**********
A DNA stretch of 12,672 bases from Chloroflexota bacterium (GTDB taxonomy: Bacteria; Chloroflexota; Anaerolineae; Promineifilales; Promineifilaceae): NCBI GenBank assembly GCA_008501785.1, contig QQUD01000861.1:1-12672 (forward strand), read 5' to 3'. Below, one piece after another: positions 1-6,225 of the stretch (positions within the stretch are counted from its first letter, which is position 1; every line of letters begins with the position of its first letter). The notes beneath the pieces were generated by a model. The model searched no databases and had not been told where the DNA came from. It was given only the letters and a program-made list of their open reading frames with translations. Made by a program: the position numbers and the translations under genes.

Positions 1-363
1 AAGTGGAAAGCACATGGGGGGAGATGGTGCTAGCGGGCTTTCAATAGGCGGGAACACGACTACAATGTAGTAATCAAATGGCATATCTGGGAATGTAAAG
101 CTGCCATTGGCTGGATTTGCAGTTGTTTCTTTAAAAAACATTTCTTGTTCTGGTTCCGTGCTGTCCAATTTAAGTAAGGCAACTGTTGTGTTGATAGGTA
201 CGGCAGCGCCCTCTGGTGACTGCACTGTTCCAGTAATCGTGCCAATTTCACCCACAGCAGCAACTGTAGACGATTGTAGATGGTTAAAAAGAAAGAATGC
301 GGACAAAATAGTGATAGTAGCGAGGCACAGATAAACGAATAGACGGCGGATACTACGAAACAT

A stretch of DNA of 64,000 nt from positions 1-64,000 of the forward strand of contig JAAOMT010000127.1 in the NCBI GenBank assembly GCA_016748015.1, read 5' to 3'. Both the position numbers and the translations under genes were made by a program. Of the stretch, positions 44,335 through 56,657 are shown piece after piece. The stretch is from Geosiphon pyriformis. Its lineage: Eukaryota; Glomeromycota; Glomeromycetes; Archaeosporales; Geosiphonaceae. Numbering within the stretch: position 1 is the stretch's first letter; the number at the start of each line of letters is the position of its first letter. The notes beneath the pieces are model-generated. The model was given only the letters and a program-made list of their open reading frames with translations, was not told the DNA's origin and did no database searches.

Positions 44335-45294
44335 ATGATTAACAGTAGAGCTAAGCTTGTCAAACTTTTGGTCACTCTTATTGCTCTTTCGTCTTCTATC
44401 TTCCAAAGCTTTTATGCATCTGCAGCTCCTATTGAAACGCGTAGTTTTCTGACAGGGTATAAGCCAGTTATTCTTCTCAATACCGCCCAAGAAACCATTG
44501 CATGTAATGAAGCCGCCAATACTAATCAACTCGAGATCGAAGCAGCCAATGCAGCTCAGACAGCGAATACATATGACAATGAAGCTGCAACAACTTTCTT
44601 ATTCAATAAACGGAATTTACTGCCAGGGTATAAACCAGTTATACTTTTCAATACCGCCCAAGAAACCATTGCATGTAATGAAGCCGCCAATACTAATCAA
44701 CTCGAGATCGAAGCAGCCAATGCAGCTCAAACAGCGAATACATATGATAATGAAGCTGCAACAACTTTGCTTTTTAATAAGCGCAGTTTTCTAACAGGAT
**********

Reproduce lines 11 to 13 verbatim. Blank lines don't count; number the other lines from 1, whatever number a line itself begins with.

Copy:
44501 CATGTAATGAAGCCGCCAATACTAATCAACTCGAGATCGAAGCAGCCAATGCAGCTCAGACAGCGAATACATATGACAATGAAGCTGCAACAACTTTCTT
44601 ATTCAATAAACGGAATTTACTGCCAGGGTATAAACCAGTTATACTTTTCAATACCGCCCAAGAAACCATTGCATGTAATGAAGCCGCCAATACTAATCAA
44701 CTCGAGATCGAAGCAGCCAATGCAGCTCAAACAGCGAATACATATGATAATGAAGCTGCAACAACTTTGCTTTTTAATAAGCGCAGTTTTCTAACAGGAT